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HTML injection in an email template

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HTML injection in an email template

Send emails on behalf of a company? Here’s how I found this vulnerability in several large companies allowing me to easily earn bounties.

Hello hunters. The goal here is to be able to send email(s) on behalf of a company — from its email address — with the ability to change/customize the content and therefore the HTML template.

The impact of this vulnerability can be significant, an attacker would take advantage of the trust users have in the platform in order to redirect them to fraudulent sites (phishing, etc.) or even push them to perform undesirable actions from their accounts. Programs generally consider the severity of this vulnerability between low and medium.

HTML injection is a vulnerability where an application accepts user input and then embeds the input into HTML. An attacker can inject HTML from user input so that their malicious code is embedded into the overall template generated by the application.

This is due to inadequate sanitization of user input. It’s very easy to fix but very often goes under the radar — this attack vector in particular — to the delight of bug hunters.

The famous golden rule for developers: Never trust user input

The first thing to do in order to identify this vulnerability is to find a feature on the application that sends emails : most applications have a “Contact us” section, or a “Help” section to send requests to the company’s teams. These features are the most basic, and the list is not exhaustive, different functionalities sending mails can be found depending on the nature of the application.

Once these functionalities have been found, they must be tested and checked for the presence of several criteria :

We will take the example of a form allowing to send a request (request for help) to the technical staff of the company

[1] When submitting the form, do I receive an email (to the email address indicated in the form or to the email address linked to the account from which the request was sent) ?

If not — make sure because this can take some time — then you don’t have to look any further. Before hoping to inject code into a template, the template in question must still exist.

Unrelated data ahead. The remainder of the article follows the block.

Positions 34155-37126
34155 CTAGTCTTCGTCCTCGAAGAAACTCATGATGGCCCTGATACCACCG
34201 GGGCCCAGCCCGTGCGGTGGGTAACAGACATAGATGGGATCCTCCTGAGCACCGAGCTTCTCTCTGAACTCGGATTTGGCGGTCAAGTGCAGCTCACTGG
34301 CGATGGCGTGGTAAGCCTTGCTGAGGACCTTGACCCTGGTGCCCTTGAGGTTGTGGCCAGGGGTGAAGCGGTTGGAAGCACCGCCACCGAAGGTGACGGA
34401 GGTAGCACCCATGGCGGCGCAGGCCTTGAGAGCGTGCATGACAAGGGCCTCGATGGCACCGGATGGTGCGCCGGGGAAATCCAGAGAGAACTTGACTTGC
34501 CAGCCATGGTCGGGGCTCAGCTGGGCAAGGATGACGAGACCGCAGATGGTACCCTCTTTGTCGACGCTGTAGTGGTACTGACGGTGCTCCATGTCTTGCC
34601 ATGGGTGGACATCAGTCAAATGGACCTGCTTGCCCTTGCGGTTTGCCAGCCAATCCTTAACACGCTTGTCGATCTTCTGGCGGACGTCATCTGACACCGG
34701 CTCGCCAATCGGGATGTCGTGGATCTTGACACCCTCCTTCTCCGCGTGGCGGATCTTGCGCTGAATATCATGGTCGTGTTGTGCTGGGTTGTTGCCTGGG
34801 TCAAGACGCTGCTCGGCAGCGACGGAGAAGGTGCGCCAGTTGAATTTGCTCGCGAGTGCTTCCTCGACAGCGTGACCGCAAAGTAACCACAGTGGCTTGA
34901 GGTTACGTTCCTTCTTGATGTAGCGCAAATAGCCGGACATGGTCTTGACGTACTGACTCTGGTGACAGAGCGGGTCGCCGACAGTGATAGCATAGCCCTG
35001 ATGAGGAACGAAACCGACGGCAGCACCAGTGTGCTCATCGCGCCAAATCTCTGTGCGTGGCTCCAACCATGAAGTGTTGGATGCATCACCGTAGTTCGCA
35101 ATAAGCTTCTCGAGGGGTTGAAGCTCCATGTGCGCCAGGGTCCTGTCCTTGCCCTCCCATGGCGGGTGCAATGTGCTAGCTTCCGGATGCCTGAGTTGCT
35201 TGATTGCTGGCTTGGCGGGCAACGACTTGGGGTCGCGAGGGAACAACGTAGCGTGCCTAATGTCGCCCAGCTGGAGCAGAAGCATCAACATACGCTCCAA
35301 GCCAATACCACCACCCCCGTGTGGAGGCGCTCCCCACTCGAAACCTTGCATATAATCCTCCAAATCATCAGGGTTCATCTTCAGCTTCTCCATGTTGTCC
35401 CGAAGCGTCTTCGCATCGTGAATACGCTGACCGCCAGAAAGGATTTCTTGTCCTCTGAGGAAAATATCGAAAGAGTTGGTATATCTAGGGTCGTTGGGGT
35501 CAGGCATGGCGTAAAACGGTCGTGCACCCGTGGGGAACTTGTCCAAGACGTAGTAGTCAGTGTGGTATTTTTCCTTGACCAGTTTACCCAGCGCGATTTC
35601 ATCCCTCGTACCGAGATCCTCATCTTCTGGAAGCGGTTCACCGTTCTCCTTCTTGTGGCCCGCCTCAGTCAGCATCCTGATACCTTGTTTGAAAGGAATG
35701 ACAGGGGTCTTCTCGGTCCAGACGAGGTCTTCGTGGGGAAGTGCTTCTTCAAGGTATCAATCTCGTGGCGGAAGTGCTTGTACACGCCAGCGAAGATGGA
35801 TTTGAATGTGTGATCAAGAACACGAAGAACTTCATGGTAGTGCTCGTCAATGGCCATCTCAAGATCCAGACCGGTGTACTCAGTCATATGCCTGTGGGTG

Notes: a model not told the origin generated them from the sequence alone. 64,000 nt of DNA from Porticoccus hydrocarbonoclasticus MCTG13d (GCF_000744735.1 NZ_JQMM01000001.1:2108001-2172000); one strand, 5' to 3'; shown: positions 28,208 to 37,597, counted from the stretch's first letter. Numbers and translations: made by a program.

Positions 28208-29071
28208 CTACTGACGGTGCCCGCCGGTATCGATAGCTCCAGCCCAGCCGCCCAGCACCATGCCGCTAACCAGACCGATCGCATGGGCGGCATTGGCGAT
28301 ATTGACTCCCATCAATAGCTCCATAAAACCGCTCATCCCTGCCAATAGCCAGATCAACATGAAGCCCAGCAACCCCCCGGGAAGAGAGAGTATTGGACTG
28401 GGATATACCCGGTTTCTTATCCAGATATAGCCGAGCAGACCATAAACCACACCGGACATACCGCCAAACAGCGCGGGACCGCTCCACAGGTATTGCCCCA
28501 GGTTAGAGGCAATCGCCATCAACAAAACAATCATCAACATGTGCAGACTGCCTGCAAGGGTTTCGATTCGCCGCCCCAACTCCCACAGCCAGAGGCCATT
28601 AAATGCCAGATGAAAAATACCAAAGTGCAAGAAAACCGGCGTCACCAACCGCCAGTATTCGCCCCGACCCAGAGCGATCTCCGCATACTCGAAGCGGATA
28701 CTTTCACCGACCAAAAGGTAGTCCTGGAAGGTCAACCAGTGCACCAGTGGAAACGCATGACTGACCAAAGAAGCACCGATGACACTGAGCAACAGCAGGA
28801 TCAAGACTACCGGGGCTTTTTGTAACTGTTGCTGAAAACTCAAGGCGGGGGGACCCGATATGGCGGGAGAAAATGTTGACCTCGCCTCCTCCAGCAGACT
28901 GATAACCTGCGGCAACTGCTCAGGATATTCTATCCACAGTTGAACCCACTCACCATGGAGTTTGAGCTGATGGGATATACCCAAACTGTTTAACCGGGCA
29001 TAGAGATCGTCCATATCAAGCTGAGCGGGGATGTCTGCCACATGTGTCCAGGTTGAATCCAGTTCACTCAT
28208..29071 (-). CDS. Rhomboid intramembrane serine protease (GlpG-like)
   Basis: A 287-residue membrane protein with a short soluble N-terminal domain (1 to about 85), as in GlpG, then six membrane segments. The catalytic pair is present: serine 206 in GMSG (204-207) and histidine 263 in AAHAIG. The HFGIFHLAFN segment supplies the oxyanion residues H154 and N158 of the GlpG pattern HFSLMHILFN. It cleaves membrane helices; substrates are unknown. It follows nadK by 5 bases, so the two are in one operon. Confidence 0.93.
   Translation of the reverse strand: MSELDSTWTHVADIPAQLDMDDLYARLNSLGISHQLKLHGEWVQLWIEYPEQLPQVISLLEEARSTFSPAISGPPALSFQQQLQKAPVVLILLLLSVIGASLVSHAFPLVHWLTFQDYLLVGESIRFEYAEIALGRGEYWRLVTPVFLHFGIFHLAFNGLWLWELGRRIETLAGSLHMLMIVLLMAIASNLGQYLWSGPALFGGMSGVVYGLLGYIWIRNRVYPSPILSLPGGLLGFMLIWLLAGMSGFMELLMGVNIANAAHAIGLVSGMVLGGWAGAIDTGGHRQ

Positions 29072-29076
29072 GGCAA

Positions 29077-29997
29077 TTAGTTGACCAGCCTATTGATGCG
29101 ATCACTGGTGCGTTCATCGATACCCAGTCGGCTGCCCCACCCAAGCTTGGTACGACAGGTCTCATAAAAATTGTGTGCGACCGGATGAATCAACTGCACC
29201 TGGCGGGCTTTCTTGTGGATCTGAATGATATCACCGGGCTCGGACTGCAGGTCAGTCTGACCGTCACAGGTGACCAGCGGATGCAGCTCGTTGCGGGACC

[2] If I get an email when submitting the form, is it possible to specify any email address in the form/query?

To exploit the vulnerability it is necessary to be able to target other people so either the form in question allows me to specify the email of my choice, or it is necessary to be connected to submit the form and therefore the email will be automatically sent to the email address binds to the connected account :

In which case intercept the request in your preferred proxy, and check that your email address is not in the HTTP request (POST in principle), and try to change it to the email address of your choice.

[3] Are some of the information provided in the form reflected in the email received?

Example of an email reflecting the values entered in the form

If this is not the case, check if some of your personal information — in the event that you are connected to your account — is reflected in the email such as username, surname or first name for example.

In this case modify the information(s) reflected and try to enter your payload there. Even if the information in question is not interpreted on the application, it may be interpreted in the email, this is called a second order injection, the injection is not directly carried out at from the user inputs of the form, but from information recorded elsewhere, on the account for example.

If not, we can’t try to inject code, or even bypass any filter.

[4] The last step is to try to inject HTML code that will be interpreted by the template in question

As mentioned earlier, this kind of vulnerability often goes under the radar, and some applications have neither front-end nor back-end side filters and a simple payload including HTML code is enough :


Personally, I often perform my tests with a simple strong tag. If the word “vulnerable” reflected in the email has “ne” (part of the word between the tags) in bold then I’ve found something interesting.
I would point out though that injecting a simple strong tag will not be enough to obtain a bounty, so for the impact to be real make sure that “dangerous” tags such as <a> (link), <img> etc.. are not blocked.

Here an HTMLi containing the tags <hr>, <p> and <a> as well as css to give the link the appearance of a button

Sometimes developers have focused on front-end filters, which makes it impossible to submit forms containing special characters : don’t stop there, submit the form with random values, intercept the request in your proxy and then input your payloads directly from the proxy. This will blow up all the protections of the front, which are sometimes the last bastion towards the bounty.

If protections also exist on the back side, don’t give up in the first few minutes, try to bypass the filters, the methodology here is the same as for XSS vulnerabilities.

Having trouble bypassing a filter for a particular character? Take a look at :

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